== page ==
overnight experts on Greece? Let a Greek person explain the events of the night of mayhem in Athens

Posted: 02/13/2012 by editormary in Europe, Opinions and Letters
Tags: ,

to all those of you who became experts overnight on Greece, this is what a Greek has to say:

I’m not going to comment or make an analysis right now on the Eurozone crisis, on whether Greece should remain in the EMU, on whether Greece taking a 2nd bailout package or on the austerity measures the Greek Parliament voted for yesterday. One doesn’t need to be Greek or even live in Greece, to be informed, to read articles, to follow politics, to investigate. We live in era that no one has the excuse of not being able to have access in information. Whoever really wants to gain knowledge on something, he just have to ask and search. In our days, a large number of people have the impression that having a computer, a mobile phone and access to the internet, makes them experts, analysts, and most importantly revolutionaries. Well, they are only armchair revolutionaries, who hide behind their computer screens and the internet’s anonymity, who by writing a famous quote on Facebook or on Twitter, think they are part of a revolution, a foreign country’s revolution at that. But there is a rough sea in their brains. Evidently they have no idea what revolution means and moreover they have no idea of the difference between revolution and vandalism and/or intentional property damage. So let’s take a very quick look at what happened last night in Athens.

– More than 150 buildings set on fire and now completely destroyed

– Historical buildings built in the 19th century completely burnt

– More than 200 shops, bookstores, coffee shops, theatres, cinemas, banks burnt

– Shops looted and completely emptied from their merchandize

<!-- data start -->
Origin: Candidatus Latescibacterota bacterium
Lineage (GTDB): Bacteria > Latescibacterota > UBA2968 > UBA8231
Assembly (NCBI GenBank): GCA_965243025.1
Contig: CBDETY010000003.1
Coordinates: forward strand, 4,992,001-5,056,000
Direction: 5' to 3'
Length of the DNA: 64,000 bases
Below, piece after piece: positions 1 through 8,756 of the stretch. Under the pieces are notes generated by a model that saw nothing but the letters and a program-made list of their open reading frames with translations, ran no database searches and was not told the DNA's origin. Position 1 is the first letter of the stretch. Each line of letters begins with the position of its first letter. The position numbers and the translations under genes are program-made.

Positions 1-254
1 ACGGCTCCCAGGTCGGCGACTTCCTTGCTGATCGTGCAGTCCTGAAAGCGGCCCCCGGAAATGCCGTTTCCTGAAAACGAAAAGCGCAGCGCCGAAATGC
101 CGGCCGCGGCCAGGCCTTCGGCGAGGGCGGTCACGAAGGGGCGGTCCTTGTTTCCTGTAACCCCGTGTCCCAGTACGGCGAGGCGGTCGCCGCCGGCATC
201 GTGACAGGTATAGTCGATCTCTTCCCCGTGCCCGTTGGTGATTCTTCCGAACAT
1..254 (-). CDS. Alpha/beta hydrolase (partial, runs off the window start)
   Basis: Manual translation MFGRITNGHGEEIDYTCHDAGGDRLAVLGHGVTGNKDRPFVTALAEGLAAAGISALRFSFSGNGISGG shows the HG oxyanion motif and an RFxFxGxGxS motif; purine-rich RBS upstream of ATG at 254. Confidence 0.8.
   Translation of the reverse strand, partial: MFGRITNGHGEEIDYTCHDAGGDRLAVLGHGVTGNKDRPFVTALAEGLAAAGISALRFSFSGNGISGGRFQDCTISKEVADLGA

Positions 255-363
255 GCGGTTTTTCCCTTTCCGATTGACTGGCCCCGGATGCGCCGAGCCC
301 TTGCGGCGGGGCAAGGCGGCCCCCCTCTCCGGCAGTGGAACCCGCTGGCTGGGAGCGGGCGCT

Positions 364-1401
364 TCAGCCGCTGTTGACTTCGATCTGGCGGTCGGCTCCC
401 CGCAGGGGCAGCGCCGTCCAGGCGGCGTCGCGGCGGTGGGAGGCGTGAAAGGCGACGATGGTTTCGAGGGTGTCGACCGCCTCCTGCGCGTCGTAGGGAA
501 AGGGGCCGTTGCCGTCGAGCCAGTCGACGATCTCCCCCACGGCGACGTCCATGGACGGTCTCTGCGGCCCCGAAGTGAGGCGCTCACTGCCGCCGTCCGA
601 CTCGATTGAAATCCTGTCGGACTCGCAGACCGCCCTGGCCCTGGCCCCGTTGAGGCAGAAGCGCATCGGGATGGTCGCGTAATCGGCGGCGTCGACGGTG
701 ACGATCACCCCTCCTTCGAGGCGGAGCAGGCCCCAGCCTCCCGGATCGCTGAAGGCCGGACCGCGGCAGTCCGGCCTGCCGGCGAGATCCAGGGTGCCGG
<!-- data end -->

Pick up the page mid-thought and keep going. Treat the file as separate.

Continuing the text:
– Shop-owners threatened by thieves with knives and forced to give their money in return for their lives

– Monuments, pavements, public property, cars, parks, train stations totally destroyed

– The most important: Hundreds of injuries and people taken to hospitals

I dare anyone to try and refute that all above happened last night in Athens. As from this morning Athens looks like a warzone. The damages are countless; the smell of burnt materials is everywhere, shops completely destroyed, broken glasses in every single street, broken traffic lights, broken marbles, broken cars, burnt trees, stones and dust everywhere….in one word: mayhem!

Destruction everywhere! Let’s see what Athens’ next day looks like. Private properties completely destroyed, leaving business owners without a business to run any longer, leaving shop owners without a shop, leaving hundreds of employees looking at unemployment straight to the eyes as of this morning, leaving families without income to feed their children, leaving hundreds of people not being able to rebuild their businesses and reopen their shops, leaving a city with destroyed buildings and public property and last but not least, leaving an irreplaceable gap in the city’s history, as a number of classical historical buildings, that survived two wars, were completely destroyed. And all this for what? In the name of what idea? What ideology? What value? In the name of democracy? In the name of revolution? In the name of resistance?